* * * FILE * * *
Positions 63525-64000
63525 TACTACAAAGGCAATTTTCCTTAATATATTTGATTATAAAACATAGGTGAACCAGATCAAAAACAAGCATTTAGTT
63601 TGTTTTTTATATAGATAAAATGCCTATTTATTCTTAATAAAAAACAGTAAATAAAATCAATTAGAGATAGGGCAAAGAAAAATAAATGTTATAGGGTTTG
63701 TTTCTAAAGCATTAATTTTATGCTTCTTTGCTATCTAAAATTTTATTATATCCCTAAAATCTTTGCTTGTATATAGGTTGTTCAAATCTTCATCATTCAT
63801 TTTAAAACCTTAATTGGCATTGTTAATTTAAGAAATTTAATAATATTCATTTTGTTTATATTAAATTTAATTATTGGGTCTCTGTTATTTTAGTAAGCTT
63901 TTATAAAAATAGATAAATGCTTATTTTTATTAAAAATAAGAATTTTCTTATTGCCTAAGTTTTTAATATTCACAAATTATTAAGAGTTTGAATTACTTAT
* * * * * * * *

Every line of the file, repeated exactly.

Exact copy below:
Positions 63525-64000
63525 TACTACAAAGGCAATTTTCCTTAATATATTTGATTATAAAACATAGGTGAACCAGATCAAAAACAAGCATTTAGTT
63601 TGTTTTTTATATAGATAAAATGCCTATTTATTCTTAATAAAAAACAGTAAATAAAATCAATTAGAGATAGGGCAAAGAAAAATAAATGTTATAGGGTTTG
63701 TTTCTAAAGCATTAATTTTATGCTTCTTTGCTATCTAAAATTTTATTATATCCCTAAAATCTTTGCTTGTATATAGGTTGTTCAAATCTTCATCATTCAT
63801 TTTAAAACCTTAATTGGCATTGTTAATTTAAGAAATTTAATAATATTCATTTTGTTTATATTAAATTTAATTATTGGGTCTCTGTTATTTTAGTAAGCTT
63901 TTATAAAAATAGATAAATGCTTATTTTTATTAAAAATAAGAATTTTCTTATTGCCTAAGTTTTTAATATTCACAAATTATTAAGAGTTTGAATTACTTAT